Art can not only reflect God’s glory but really bring it into focus, in a way that touches our emotions – Cory Ryan

Architecture as one of the art forms and a special aspects of the Visual Arts reminds us how our traditional church buildings are based on designs given by God himself. Beyond my Masters thesis, Visual Arts at University of Ibadan on the Nigerian Methodist Architecture – 1842-1993, the newly constructed Wesley Chapel, Lekki, Lagos, ready for commissioning on July 27th 2019 has open another chapter worthy of reflection. Wesley Chapel, Lekki, Lagos depicts the heavenly liturgy and heaven itself. Wesley Chapel, Lekki stained glass could be likened to the re-enactment of Leonardo da Vinci’s The Last Supper work in Nigeria.

In my recent trip to Nigeria, I worshipped with my friend and prayer partner Very Rev Dr Ayodeji Richards at his church, Wesley Chapel, Lekki, Lagos. As I stood in the chapel and looking at the chapel’s stained glass and the dome, I realised their messages: I was in heaven celebrating the sacred mysteries: sursum corda; celebrating the Lord’s Supper with Jesus and his twelve disciples.

The fundamental aspects of the layouts of the chapel, the basement and the main worship space still follow that plan and the stone version of the Jewish Temple in Jerusalem. Wesley Chapel, Lekki, Lagos, known for its fresh expression of Methodism in Nigeria and African in general is very strategic to the spiritual revival of the economic capital of Nigeria, Lagos State. The focus of the Wesley Chapel Lekki established in April 3, 2011 by the few Methodist families who met in a House Fellowship for prayers and the study of the Word is to make a positive impact in the Lekki Peninsula. Since the very first meeting of the chapel, lives have been transformed and encouraged by the power of God’s Word and the ministry of the Holy Spirit. Wesley Chapel is rooted in the Wesleyan Tradition of Scriptural Holiness and community service. Among the vision of Wesley Chapel ‘is to partner with God in building the Kingdom of God and impacting the world. We are committed to conscientious soul winning for Christ, spiritual development and social service.’

In Nigeria with the spread of new generation churches, there is a casting off of the church building biblical roots in favour of a ‘camp centre’ and ‘meeting hall’ approach to church design. In such a time, when the thinking that our churches should reflect ‘heavenly realities, teach the faith, and follow biblical plans’ are eroding away, Wesley Chapel, Lekki, Lagos is providing a rethink that church building is not simply about providing a space for the people to meet and conduct various liturgies. Wesley Chapel, Lekki is renewing our missional sense that church structure is not only to reflect heaven, it is to remind us of heaven and the Great Commission. As part of the spiritual change we need in Nigeria, Wesley Chapel, Lekki, as a newer church architecture is inviting the church in Nigeria to return ‘more and more to sacred and biblical principles in church design.’ Wesley Chapel, Lekki, stained glass is promoting more education ‘on the meaning of the church art as something beyond what is merely “pretty,” and coming to understand the rich symbolism or art and architecture as revealing the faith and expressing heavenly realities.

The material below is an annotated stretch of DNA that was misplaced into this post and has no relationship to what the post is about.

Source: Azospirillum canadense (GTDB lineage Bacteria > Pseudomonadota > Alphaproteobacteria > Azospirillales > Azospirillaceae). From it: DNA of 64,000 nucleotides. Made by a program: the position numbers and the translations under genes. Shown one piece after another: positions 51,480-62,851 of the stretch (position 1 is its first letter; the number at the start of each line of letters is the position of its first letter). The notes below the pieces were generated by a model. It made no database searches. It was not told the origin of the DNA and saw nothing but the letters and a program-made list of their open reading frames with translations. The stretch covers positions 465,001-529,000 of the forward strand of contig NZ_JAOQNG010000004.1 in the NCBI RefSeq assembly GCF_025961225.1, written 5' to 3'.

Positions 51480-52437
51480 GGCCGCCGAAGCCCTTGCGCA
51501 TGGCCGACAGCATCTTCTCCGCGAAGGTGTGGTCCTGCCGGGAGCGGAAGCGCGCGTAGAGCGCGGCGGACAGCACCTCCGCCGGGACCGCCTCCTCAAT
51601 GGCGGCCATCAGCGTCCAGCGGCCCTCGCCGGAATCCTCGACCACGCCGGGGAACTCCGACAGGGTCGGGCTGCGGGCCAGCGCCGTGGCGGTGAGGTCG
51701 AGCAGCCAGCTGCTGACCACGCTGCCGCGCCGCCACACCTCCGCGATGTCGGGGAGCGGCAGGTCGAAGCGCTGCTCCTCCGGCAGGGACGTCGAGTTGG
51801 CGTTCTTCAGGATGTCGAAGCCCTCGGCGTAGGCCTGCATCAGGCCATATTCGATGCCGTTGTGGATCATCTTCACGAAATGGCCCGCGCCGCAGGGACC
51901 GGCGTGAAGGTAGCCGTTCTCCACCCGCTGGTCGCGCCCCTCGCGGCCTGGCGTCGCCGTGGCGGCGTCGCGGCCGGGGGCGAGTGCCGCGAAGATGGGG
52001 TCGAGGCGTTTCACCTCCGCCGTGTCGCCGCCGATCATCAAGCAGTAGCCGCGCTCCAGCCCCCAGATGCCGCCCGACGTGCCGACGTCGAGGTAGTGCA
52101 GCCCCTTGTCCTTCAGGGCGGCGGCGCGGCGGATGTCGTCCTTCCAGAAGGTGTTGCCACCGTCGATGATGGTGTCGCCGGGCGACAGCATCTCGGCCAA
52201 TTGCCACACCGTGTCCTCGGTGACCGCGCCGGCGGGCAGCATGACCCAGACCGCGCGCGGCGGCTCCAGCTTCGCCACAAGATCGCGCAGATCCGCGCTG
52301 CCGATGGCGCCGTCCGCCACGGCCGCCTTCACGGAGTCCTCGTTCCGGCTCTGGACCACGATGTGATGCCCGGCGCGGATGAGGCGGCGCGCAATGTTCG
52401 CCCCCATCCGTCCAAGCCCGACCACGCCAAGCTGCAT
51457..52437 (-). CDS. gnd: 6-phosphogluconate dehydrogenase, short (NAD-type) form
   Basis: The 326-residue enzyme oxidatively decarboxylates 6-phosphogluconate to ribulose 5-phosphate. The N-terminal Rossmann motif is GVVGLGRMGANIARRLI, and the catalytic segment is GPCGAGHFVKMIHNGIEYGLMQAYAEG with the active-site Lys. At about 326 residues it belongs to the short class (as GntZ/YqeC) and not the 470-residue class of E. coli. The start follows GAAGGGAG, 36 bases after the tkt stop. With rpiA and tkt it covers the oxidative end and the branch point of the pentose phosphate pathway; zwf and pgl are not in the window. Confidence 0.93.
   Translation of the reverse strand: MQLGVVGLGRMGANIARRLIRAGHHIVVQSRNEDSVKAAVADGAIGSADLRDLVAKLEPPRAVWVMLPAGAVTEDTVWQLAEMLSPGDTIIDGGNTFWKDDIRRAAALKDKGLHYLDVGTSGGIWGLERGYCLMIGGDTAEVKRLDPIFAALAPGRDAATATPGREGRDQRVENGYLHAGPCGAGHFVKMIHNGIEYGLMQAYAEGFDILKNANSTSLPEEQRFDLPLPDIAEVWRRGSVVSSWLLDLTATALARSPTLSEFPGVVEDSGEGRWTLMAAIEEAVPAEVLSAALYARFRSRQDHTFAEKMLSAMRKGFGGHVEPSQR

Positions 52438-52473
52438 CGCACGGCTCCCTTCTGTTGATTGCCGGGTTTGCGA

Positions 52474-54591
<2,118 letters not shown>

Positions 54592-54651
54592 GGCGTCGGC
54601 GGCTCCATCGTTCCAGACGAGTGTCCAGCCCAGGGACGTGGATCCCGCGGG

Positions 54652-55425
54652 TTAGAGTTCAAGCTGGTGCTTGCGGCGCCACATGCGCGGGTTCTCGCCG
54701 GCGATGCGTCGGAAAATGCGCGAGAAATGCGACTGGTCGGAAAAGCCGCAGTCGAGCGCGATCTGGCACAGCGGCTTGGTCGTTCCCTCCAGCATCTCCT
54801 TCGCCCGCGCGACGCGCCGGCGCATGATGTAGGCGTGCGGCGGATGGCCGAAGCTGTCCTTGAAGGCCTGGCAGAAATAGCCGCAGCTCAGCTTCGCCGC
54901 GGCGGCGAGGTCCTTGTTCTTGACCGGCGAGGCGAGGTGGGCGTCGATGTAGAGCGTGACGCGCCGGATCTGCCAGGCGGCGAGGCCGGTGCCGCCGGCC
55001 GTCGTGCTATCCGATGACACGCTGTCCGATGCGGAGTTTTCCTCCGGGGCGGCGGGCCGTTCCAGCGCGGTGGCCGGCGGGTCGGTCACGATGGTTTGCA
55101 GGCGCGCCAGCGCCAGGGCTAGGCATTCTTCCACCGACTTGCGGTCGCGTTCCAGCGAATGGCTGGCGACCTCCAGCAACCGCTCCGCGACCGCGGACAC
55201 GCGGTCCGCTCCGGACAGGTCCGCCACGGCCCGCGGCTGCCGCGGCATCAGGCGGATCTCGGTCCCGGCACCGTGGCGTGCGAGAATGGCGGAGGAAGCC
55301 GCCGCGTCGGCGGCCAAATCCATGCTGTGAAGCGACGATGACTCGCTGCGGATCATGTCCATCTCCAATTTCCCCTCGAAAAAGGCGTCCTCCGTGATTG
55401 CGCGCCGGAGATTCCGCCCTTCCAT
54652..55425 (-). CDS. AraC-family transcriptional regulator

Wesley Chapel, Lekki stained glass is more than just pretty colours, pictures and symbols. It is true that ‘stained glass was used for centuries to teach the faith through picture and symbol. Wesley Chapel, Lekki stained glass and dome depicts biblical stories, saints, sacraments, and glimpses into heaven. Wesley Chapel, Lekki, teaches the faith through the exquisite art of its stained glass and dome based on the descriptions of heavenly meal found in the Scriptures and the 12 patriarchs symbolised by the dome.

When you walk into Wesley Chapel, Lekki, there is a feeling that Jesus is sharing the Communion with you and when you look up at the beautiful dome, it is a Biblical history reflection. The dome with 12 panels features the 12 disciples, and this point us to the Great Commission and the story of Scripture from the beginning to end. Wesley Chapel, Lekki stained glass points us to the importance and significance of the Lord’s Supper as the bread of Heaven and the Cup of Salvation. Jesus command us to “Do this in remembrance of me” as symbol of faith. Jesus said, “I am the bread of life. He who believes in me shall never hunger or thirst. I am the living bread that came down from heaven. If anyone eats this bread, he will live forever. This bread is my flesh, which I will give for the life of the world….unless you eat the flesh of the Son of Man and drink his blood, you have no life in you. Whoever eats my flesh and drinks my blood has eternal life and I will raise him up in the last day. For my flesh is real food and my blood is real drink. Whoever eats my flesh and drinks my blood remains in me, and I in him.” (John 6:51-56)

Wesley Chapel, Lekki stained glass points us to the centrality of the Cross and Christian faith as spiritual feeding. Christian faith is to our mind, what partaking of food is to our physical body. We know that before food can nourish us, it must be received, eaten and digested. Wesley Chapel, Lekki stained glass reminds us of the benefits of participating in the Lord’s Supper namely: Fellowship around the table, preparation for the Second Coming of Jesus Christ, the Wedding Feast, Communion with the Lord, and the wedding invitation.

Please pray along with the leadership of the Chapel for a fruitful mission as they prepare for the commissioning on July 27th 2019. Worthy is the Lamb!